Singh: I first read a small biography about Fauja, published in India. It wasn’t polished, but it was a good starting point. Then there was the Turban Tornado, but I wasn’t totally satisfied. I read all I could online. There was a beautiful writeup from ESPN Outside the Lines, which helped me really understand the depth of Fauja’s story.

I got in touch with Fauja’s running coach, and while I didn’t need permission to tell someone’s story, I really wanted Fauja to be part of the process. Fauja doesn’t read or write English, so his coach would take the story to him and translate it to Punjabi. I asked his coach to get a reaction and what Fauja felt good about or what was missing.

My illustrator and I also flew to London to spend time with Fauja once the first draft of the book was completed. It was to really get a sense of who Fauja was so we could capture his spirit. It didn’t change the way we told the story, but it gave the story layers and added his personality. The illustrator was able to better capture how he looked and the way his body moved.

Simran Jeet Singh

Why was this story important to tell—not just for people of color and religious minorities but for white people, too?

Singh: Representation matters for kids who belong to marginalized communities and don’t have the opportunity to see themselves as heroes of their own stories. I think a lot about what stories like Fauja’s can do for kids who aren’t used to seeing people with diverse backgrounds and experiences as heroes for all of us.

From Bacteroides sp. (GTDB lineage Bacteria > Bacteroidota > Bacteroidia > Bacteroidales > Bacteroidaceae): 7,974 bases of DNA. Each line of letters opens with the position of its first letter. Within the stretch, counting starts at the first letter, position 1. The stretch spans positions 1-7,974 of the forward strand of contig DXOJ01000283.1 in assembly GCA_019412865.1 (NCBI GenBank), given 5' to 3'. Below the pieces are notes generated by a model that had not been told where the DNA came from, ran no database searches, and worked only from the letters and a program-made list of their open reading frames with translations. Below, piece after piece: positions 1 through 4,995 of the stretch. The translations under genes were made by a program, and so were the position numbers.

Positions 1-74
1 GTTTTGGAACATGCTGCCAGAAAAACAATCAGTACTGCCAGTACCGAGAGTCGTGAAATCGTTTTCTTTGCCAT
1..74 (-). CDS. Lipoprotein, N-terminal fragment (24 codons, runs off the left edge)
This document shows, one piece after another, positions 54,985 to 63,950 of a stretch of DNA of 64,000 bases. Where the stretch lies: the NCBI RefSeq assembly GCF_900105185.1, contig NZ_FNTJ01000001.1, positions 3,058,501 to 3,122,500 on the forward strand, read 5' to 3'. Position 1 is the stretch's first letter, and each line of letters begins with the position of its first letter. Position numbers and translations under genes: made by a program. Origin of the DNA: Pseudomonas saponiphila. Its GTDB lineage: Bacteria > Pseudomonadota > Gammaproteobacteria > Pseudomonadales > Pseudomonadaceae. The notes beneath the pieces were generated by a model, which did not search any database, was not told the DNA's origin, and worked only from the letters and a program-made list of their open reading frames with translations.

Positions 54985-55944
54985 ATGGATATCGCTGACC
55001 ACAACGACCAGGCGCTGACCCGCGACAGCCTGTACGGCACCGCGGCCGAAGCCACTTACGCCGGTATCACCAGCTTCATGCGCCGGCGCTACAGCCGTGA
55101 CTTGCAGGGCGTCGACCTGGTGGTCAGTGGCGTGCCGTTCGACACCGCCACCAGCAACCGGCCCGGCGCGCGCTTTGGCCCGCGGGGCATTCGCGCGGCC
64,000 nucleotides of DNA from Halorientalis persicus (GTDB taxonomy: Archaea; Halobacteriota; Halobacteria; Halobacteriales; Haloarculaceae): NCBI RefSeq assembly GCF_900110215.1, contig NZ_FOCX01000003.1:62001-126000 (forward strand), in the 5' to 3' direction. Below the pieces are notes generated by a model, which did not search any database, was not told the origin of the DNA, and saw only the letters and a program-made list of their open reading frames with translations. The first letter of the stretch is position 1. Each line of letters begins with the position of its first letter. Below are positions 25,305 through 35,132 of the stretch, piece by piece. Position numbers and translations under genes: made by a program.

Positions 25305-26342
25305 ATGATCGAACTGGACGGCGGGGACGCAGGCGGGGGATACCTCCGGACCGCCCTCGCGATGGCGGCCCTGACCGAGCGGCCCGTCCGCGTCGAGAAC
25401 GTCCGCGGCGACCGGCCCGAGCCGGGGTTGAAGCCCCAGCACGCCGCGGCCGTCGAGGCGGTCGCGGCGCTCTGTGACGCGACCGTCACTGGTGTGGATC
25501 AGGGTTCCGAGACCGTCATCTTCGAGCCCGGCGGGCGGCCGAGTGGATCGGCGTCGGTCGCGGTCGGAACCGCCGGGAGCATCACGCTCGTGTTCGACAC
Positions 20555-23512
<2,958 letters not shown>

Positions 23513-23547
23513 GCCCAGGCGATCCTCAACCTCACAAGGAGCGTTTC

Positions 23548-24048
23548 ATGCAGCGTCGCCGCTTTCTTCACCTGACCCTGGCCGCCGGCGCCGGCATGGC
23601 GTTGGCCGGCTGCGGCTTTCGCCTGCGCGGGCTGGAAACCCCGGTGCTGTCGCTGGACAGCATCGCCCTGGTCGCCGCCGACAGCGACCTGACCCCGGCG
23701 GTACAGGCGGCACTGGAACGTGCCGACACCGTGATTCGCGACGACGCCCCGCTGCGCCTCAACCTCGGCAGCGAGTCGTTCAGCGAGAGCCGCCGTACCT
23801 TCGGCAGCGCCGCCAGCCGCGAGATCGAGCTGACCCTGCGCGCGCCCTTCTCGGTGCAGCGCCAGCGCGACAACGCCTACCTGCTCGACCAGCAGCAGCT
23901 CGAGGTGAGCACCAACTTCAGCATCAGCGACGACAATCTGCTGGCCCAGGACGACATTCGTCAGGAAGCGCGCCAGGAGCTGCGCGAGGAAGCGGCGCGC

Part of what drew me to Fauja is that he has so many aspects of his life: He’s elderly, he dealt with a disability, he’s an immigrant, he has a turban and a beard. These aren’t the types of heroes we see, but my thesis in my justice work is if we can teach our kids to see humanity that is most different from them, they can see humanity in all they encounter.

[With a book like this], all of a sudden we can counter negative messages about people who look like me with something positive. To me, that’s the potential for books like this. Story-telling is a way to humanize people who have been dehumanized for way too long.

You have young children, 2 and 4 years old—what was their reaction to this book?

Singh: My daughter, who’s 4, loves any story you tell her so she’s not a good test audience. But when we looked at the illustrations, there is one of a younger Fauja braiding his daughter’s hair. His daughter was around my daughter’s age. She turned to that page and said, “That’s you and me every morning.” It’s cliche, but it totally melted my heart. I don’t think I’ll ever forget that moment.

Baljinder Kaur

For me, and for other parents I’ve heard from, we get to share our love for running with our kids. My kids aren’t at the age at which I can take them out on a run with me, but this book has created the opportunity to share my love for running and talk about the powerful gifts running has given me, including perseverance, fortitude, and resilience. Now they’re excited about running.

What do you hope this book will do for young children, runners or not?

Singh: The biggest message in this book is to help our young kids open their minds and hearts to reimagine what our heroes can look like. For runners, there is so much inspiration to derive from Fauja. He’s such an incredible human being. So much of his story is his journey and the steps he takes along the way—his commitment to overcoming adversity. His resilience. There is so much we can gain from seeing light like his in our world.

Everywhere I went, I was told that nobody would be interested in this story. There’s no market. There’s no precedent. But I knew in my heart that it was just a good story.

Freelance Writer Heather is the former food and nutrition editor for Runner’s World and the author of The Runner’s World Vegetarian Cookbook.